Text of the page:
This is a family tree representing the genealogy of Music, may it be from Cuba, Jamaica, or the USA.Now everything written in red is from Cuba, black is from Africa, Green is Jamaica, Blue is from America, and Grey music genres are from other parts of the world, like Europe.I hope this will help you know where the music you play comes from !
Note : “Afro” refers to multiple african music genres, such as Rhumba, religious music, and Comparsa…
As a drug abusing, alcoholic musician I can say without a doubt, ‘Yes, it was and is worth it.’ Not only is it worth it, it’s necessary. Not so much the drugs, but the personality that will embrace drugs to cope with it’s existence. The individual who will shrug the pain of developing the finger callouses, tendonitis, arthritis, blown lip, etc. for the release of endorphins playing something ‘good’ brings will also likely shrug the dangers of drinking, smoking, or shooting whatever makes him feel better about his one true addiction…music.
That said, psychedelics are their own thing. Taking them not only makes you aware of different perspectives, it allows you to be one with them. Jimi Hendrix without LSD would’ve been just another exceptional blues guitarist. Maybe more because his career coincided with the invention of distortion and other effects. But what made him stand out was his connection to things he may have never personally experienced. Watch the woodstock video of his version of the national anthem. That wasn’t a new take on the blues scale. That was him expressing what his mind’s eye had seen of war. The 1st handers didn’t get a chance to play their guitars, but he was able to fully realize their plight and express it through his medium.
About the losses…death’s a part of life. We lose about as many musicians to plane crashes and cancer.
LondonJazzCollector mentioned the audience and the drugs they were on. The audience is a huge part of a music’s upbringing, evolution, and overall success. How many venues have you been to that didn’t have a bar? Where you didn’t smell weed near the back door? Where you didn’t suspect someone of a self-inflicted runny nose?
Drugs are as much a part of the music we know as an artist’s childhood, society, colleagues, or influences and it is worth it.
‘No junk, no soul.’
Comment from punctualtroubadour
– Well, it’s a thing i’ve some experience with, LOL! Regardless of one’s technical prowess, rehearsing and performing with others is the best and most expedient way to progress. And being super relaxed. Really funny, what you describe as “frankenstein’s hand syndrome,” i have called “spaghetti hands or fingers”. I suffer from it most when I am unfamiliar with changes or being rushed, or having anxiety. Best cure for me has been to have the changes down cold and/or take a deep breath and pause. Thanks to mad repetition, I can learn changes on the bandstand on the fly more quickly than in the past. But, of course, depends on the gig what kind of risks and liberties to take…..relax, relax, relax….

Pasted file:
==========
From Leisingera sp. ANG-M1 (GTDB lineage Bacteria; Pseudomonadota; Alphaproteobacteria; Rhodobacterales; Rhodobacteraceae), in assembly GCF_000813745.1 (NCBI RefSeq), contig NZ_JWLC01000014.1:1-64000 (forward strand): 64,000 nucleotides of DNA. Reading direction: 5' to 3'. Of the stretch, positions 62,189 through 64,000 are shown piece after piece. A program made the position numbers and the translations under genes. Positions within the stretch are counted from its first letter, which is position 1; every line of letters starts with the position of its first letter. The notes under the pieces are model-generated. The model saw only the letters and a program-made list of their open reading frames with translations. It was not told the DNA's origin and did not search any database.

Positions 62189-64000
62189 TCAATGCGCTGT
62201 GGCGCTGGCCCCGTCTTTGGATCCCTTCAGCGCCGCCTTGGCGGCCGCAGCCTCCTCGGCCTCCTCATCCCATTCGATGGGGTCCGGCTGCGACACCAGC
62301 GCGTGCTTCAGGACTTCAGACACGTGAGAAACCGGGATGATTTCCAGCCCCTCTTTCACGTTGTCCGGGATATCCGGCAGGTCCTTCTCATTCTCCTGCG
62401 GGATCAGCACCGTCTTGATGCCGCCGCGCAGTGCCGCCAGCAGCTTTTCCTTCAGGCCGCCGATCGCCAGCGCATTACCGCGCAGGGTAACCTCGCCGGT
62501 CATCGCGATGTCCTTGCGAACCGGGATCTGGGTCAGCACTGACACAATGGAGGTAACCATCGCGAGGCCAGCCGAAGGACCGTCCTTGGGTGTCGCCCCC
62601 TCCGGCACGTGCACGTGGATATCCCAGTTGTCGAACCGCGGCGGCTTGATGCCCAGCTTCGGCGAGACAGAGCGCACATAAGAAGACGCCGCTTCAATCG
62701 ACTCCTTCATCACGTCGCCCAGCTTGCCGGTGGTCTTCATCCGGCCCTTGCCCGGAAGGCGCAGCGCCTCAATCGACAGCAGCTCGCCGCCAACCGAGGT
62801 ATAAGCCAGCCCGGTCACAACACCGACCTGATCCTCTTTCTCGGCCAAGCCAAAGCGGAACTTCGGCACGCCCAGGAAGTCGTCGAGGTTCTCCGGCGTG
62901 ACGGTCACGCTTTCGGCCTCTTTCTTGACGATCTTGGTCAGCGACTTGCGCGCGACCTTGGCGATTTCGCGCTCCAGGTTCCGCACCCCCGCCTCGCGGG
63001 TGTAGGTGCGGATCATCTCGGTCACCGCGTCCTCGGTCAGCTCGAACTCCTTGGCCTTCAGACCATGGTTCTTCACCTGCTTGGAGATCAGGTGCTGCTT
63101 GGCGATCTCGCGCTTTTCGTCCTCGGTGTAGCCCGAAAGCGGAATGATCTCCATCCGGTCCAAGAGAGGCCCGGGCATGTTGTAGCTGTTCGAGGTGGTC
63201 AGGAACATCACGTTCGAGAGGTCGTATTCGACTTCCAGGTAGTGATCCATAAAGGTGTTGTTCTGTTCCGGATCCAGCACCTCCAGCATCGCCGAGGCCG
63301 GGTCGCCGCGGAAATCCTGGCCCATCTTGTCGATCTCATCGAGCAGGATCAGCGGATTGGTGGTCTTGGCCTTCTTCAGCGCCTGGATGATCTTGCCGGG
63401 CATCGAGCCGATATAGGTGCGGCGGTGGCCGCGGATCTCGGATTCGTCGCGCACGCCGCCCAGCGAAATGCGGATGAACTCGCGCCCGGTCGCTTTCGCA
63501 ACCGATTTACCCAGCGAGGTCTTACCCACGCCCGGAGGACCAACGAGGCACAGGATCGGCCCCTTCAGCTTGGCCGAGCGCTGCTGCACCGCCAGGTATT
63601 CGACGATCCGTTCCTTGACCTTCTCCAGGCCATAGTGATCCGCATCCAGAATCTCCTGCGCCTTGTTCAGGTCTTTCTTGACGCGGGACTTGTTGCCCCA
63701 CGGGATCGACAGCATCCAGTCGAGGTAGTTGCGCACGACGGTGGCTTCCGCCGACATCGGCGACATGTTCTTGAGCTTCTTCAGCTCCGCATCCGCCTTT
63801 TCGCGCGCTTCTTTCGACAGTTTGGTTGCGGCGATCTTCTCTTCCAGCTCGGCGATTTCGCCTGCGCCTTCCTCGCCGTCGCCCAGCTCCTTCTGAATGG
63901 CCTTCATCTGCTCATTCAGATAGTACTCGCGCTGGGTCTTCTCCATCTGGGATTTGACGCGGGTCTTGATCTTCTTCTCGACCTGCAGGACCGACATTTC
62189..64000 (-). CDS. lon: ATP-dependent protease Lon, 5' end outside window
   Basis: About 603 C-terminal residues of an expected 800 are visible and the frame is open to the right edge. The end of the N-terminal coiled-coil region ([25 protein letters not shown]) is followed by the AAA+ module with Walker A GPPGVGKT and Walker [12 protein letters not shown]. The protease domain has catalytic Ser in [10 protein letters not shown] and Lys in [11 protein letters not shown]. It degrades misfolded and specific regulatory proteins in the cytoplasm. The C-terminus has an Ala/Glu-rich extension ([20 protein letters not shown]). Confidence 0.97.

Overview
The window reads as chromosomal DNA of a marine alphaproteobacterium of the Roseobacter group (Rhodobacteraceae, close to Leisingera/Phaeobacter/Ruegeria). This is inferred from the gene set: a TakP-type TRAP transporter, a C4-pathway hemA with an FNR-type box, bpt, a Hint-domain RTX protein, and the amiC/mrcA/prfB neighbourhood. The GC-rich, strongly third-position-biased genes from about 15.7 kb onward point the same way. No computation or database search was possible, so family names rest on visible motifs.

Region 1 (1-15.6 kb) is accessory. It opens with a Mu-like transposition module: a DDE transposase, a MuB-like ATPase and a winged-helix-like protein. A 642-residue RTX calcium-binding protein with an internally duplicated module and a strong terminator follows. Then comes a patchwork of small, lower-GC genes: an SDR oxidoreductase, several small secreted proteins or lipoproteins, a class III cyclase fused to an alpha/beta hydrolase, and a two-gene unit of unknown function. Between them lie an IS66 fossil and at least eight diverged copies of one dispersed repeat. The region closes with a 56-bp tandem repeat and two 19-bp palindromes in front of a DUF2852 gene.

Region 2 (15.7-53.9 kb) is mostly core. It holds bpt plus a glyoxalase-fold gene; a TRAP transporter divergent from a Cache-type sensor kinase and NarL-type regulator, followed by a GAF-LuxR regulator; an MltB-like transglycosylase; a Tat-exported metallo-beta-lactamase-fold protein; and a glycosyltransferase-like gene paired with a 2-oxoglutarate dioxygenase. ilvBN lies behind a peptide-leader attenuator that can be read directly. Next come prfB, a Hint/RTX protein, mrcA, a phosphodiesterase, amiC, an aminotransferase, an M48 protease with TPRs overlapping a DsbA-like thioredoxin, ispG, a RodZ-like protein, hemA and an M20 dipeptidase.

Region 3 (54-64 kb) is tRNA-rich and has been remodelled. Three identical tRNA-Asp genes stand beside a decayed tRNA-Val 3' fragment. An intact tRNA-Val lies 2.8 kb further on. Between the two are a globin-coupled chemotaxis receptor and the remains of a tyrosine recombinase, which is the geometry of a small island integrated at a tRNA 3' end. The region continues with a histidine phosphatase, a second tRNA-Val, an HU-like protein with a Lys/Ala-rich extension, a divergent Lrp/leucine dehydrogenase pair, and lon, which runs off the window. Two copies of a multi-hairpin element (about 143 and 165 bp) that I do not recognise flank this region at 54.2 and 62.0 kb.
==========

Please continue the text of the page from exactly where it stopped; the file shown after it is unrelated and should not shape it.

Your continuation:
I was awakened at 2 a.m. this morning to an intimate blues get together broadcast on PBS Channel 13. The show starred Muddy Waters at Buddy Guy’s Checkerboard Lounge on the South Side of Chicago. The show was filmed on November 22, 1981 (31 years ago). The Rolling Stones had stopped by to gig and see their friend and hero Muddy Waters.
They are accompanied onstage by such blues luminaries as Junior Wells on vocals and harp, Buddy Guy and Lefty Dizz on blues guitar. Mick Jagger, Keith Richards and Ronnie Wood were like three sons returning home to see their Father at Thanksgiving time. Muddy seemed really happy to have his children by his side.
The club was very small. I watched in amazement as Keith Richards and Ronnie Wood climbed on top of the tables and took the stage. Muddy Waters was in great form performing many of…
View original post 106 more words
As I walked into an old underground jazz club,
I didn’t know to expect,
My heart was racing with excitement,
The place was smoky and dark,
The energy is wild,
Captivating you right away,
A singer is telling a story about love,
Drums that set the beat,
The sounds of saxophone that breaks you heart,
Everyone dancing as if they are..
Possessed by their sins,
Men wearing there gangster hats,
Nodding their heads to sweet painful sound of the music,
Women wearing their short tassel skirts,
That sway as they swing their hips,
It feels as if I have walked into a different time..
I listen to people tell their stories of old times,
We all take our turn to dance,
To lyrics that only those who have loved,
So hard that they felt their hearts bleed,
Love that brought them to their knees,
These are the…
View original post 25 more words